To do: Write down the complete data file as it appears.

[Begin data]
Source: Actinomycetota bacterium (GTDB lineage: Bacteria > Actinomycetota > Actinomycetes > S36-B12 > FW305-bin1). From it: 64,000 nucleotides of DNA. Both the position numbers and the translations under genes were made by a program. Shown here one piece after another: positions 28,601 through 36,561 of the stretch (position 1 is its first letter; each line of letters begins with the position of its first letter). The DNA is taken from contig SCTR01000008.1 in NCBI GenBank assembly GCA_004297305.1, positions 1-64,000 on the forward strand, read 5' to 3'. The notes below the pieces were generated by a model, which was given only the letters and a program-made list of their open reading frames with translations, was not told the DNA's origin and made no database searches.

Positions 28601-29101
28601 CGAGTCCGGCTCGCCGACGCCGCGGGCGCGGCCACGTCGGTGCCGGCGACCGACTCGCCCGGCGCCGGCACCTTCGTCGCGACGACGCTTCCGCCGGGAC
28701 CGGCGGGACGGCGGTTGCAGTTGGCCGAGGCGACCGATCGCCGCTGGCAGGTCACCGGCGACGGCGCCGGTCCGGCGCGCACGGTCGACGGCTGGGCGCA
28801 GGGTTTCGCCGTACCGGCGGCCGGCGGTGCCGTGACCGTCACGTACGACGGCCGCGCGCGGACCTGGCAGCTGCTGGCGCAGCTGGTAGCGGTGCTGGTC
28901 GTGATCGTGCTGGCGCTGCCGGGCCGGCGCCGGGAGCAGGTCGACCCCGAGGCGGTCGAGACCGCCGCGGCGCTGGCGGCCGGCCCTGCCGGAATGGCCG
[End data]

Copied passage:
Source: Actinomycetota bacterium (GTDB lineage: Bacteria > Actinomycetota > Actinomycetes > S36-B12 > FW305-bin1). From it: 64,000 nucleotides of DNA. Both the position numbers and the translations under genes were made by a program. Shown here one piece after another: positions 28,601 through 36,561 of the stretch (position 1 is its first letter; each line of letters begins with the position of its first letter). The DNA is taken from contig SCTR01000008.1 in NCBI GenBank assembly GCA_004297305.1, positions 1-64,000 on the forward strand, read 5' to 3'. The notes below the pieces were generated by a model, which was given only the letters and a program-made list of their open reading frames with translations, was not told the DNA's origin and made no database searches.

Positions 28601-29101
28601 CGAGTCCGGCTCGCCGACGCCGCGGGCGCGGCCACGTCGGTGCCGGCGACCGACTCGCCCGGCGCCGGCACCTTCGTCGCGACGACGCTTCCGCCGGGAC
28701 CGGCGGGACGGCGGTTGCAGTTGGCCGAGGCGACCGATCGCCGCTGGCAGGTCACCGGCGACGGCGCCGGTCCGGCGCGCACGGTCGACGGCTGGGCGCA
28801 GGGTTTCGCCGTACCGGCGGCCGGCGGTGCCGTGACCGTCACGTACGACGGCCGCGCGCGGACCTGGCAGCTGCTGGCGCAGCTGGTAGCGGTGCTGGTC
28901 GTGATCGTGCTGGCGCTGCCGGGCCGGCGCCGGGAGCAGGTCGACCCCGAGGCGGTCGAGACCGCCGCGGCGCTGGCGGCCGGCCCTGCCGGAATGGCCG